Sobering stats on college readiness in Baltimore
As I report in today's Sun, Andres Alonso has ended each Baltimore school board meeting for the past few months with a presentation of student data on various topics, from suspensions to truancy to test scores. The presentation at the end of last night's meeting, on college readiness, was the most sobering yet.
A word of warning: The numbers would have looked somewhat better if Morgan State University had submitted information to the National Student Clearinghouse, which compiled the data. There also would have been a bump if they included students who deferred their college acceptances. But the figures are still frighteningly low.
The presentation, posted on the school system's BoardDocs site, reveals the following:
-- Among Baltimore students who graduated high school in the spring of 2006 (and remember, only about 60 percent graduate), just 44 percent enrolled in a two- or four-year college that fall. That compares with a national college enrollment rate of 66 percent.
-- In Baltimore, the college enrollment rate has declined slightly since 2001, from 49 percent to the 44 percent in 2006. Nationally, it's increased slightly during that period, from 64 percent to 66.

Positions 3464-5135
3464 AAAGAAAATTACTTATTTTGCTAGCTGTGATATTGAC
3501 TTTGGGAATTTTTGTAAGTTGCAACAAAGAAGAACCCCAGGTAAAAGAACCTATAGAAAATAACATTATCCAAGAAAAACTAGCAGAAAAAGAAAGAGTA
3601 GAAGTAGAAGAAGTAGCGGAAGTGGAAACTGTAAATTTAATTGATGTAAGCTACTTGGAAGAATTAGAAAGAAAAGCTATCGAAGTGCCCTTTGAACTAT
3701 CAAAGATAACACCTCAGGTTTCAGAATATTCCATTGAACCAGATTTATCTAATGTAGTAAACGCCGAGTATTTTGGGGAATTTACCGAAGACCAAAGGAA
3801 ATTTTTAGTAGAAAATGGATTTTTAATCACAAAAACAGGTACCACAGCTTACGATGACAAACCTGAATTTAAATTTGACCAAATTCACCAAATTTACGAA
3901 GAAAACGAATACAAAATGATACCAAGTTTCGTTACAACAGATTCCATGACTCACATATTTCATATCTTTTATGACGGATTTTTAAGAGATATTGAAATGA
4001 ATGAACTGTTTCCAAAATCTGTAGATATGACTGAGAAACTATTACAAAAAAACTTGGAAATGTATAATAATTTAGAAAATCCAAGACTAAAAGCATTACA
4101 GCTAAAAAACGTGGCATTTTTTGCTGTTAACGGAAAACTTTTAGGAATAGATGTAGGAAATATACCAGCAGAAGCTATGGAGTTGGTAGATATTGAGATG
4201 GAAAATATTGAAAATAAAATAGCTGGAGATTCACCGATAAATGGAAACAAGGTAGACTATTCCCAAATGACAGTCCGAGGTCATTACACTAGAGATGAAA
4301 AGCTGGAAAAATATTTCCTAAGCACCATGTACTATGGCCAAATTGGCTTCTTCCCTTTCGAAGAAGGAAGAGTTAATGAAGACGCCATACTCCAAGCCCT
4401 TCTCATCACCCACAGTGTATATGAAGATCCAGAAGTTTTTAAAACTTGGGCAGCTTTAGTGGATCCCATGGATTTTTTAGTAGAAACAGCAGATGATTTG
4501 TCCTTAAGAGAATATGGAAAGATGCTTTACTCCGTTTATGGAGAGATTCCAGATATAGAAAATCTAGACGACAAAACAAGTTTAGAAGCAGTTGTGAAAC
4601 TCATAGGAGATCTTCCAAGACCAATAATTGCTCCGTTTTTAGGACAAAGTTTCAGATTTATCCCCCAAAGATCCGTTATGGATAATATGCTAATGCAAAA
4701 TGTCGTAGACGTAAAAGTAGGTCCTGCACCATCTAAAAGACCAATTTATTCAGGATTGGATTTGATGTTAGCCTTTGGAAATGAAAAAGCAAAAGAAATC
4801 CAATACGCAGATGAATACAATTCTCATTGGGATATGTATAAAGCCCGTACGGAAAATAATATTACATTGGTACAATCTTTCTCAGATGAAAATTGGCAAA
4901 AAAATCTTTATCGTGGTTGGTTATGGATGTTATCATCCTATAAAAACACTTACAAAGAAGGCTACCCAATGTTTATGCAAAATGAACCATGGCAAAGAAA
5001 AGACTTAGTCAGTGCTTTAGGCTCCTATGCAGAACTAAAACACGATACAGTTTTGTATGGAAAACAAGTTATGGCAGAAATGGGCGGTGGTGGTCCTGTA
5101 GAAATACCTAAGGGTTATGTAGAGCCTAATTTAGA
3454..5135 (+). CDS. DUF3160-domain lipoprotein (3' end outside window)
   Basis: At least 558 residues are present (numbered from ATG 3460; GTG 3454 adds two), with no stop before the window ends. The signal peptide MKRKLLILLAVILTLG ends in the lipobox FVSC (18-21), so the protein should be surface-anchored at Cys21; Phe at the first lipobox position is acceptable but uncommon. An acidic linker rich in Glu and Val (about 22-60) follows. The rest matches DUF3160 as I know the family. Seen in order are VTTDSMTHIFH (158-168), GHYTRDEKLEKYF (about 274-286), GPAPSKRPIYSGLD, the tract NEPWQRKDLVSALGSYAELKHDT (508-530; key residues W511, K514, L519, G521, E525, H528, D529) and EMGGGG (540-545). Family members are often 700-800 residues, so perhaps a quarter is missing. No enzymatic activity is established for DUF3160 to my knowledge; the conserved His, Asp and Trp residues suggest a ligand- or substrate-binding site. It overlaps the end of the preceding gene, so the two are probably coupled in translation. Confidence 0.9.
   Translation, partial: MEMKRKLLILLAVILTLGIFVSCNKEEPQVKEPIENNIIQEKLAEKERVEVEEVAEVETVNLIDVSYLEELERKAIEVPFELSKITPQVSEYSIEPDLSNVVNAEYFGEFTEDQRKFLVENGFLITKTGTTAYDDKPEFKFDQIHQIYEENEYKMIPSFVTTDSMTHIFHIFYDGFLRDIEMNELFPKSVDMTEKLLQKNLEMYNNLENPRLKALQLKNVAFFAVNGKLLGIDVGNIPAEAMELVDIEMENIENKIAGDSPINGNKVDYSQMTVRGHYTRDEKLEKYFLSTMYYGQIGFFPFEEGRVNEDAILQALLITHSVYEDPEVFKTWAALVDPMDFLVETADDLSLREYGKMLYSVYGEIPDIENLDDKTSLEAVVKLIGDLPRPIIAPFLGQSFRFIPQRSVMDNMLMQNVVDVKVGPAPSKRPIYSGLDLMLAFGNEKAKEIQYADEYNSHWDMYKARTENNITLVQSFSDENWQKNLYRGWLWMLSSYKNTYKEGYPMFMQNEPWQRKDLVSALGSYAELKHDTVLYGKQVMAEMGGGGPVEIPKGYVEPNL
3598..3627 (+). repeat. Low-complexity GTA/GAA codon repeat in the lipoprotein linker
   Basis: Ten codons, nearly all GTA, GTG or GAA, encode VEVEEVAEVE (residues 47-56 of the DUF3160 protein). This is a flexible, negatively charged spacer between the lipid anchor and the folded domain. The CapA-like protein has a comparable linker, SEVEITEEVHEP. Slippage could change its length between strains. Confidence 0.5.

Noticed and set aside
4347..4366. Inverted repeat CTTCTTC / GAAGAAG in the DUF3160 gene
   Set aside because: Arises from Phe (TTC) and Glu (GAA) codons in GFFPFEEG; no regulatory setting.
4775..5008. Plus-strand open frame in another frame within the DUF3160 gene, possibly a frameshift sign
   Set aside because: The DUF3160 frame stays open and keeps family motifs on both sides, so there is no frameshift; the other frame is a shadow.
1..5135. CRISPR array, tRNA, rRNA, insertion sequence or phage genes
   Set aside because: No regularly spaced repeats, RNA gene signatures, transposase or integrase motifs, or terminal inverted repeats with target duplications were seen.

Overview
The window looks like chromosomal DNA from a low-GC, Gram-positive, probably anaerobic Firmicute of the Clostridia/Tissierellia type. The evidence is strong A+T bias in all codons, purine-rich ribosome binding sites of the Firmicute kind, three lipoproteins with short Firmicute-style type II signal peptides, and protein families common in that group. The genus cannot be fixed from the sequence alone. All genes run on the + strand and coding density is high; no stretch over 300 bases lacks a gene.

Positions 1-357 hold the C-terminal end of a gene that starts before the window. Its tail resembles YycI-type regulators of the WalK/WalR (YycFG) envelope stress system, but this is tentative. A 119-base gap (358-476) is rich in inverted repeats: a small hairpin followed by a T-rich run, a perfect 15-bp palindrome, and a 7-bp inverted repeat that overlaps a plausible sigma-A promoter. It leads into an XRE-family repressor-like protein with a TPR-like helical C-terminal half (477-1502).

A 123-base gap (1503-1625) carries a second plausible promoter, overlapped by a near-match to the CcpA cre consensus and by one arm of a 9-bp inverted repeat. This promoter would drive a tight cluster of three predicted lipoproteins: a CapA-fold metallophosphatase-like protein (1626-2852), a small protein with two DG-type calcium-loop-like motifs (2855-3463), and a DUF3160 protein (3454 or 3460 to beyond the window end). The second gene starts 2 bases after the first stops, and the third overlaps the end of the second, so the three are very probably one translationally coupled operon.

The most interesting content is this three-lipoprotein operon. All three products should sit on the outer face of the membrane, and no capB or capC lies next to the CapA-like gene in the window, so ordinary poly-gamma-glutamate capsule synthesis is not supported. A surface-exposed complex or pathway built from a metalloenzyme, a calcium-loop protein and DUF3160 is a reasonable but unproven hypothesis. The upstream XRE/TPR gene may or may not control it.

-- Only 14 percent of students in Baltimore's Class of 2001 had earned a college degree within five years.
-- Among students who attended the prestigious citywide magnet schools (Poly, City, Western, Dunbar, School for the Arts), 33 percent earned a college degree in five years.
-- At the city's career and technology high schools (Mervo, Carver, Edmondson), six percent of students in the class of 2001 had a degree five years later. And at the neighborhood high schools, the percentage with a college degree was just four percent. (Keep in mind that the class of 2001 graduated before a major reform, breaking big neighborhood high schools into small ones, took effect.)
High school teachers: Do these figures accurately represent what's happening with your seniors, or do they overstate the problem? And what should Alonso and his team do to better prepare students for college?